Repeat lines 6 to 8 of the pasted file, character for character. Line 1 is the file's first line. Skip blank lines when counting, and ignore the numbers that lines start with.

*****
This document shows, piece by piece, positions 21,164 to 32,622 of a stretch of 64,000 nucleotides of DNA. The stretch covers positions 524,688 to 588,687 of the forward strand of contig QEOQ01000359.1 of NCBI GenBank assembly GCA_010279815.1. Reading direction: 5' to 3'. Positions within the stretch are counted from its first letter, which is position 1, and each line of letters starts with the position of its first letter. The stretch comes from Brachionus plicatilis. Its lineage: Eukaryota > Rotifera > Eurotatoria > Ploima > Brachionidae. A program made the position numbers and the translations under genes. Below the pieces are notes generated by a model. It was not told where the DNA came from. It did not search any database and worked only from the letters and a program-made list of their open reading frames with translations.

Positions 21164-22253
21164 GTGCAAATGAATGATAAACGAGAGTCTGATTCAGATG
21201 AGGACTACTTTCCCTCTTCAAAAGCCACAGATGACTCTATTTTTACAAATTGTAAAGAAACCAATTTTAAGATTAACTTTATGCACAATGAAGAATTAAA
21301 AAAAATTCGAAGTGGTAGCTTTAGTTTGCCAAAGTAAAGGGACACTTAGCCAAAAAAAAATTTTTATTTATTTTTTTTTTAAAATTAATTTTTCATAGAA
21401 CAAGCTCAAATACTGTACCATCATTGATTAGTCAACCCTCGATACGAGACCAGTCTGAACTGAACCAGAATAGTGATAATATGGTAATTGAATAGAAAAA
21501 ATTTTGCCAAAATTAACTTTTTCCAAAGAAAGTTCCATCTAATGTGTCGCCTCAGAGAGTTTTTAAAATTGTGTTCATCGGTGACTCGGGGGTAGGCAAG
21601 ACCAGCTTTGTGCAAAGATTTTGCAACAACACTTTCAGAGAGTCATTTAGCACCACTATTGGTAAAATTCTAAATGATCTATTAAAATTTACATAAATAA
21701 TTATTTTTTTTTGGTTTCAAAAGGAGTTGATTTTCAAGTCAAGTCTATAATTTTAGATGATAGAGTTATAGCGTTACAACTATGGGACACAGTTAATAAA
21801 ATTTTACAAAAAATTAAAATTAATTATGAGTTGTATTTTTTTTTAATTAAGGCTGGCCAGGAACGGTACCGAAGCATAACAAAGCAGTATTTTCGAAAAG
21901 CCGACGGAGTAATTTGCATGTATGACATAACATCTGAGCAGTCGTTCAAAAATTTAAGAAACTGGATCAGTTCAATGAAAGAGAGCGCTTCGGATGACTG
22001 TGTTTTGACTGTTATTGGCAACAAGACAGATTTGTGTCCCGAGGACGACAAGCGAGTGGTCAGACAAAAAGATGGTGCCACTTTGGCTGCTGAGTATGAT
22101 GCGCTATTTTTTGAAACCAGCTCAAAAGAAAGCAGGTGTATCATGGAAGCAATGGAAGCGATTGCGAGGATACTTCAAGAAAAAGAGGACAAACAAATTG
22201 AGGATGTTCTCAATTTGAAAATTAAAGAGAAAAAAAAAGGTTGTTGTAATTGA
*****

21401 CAAGCTCAAATACTGTACCATCATTGATTAGTCAACCCTCGATACGAGACCAGTCTGAACTGAACCAGAATAGTGATAATATGGTAATTGAATAGAAAAA
21501 ATTTTGCCAAAATTAACTTTTTCCAAAGAAAGTTCCATCTAATGTGTCGCCTCAGAGAGTTTTTAAAATTGTGTTCATCGGTGACTCGGGGGTAGGCAAG
21601 ACCAGCTTTGTGCAAAGATTTTGCAACAACACTTTCAGAGAGTCATTTAGCACCACTATTGGTAAAATTCTAAATGATCTATTAAAATTTACATAAATAA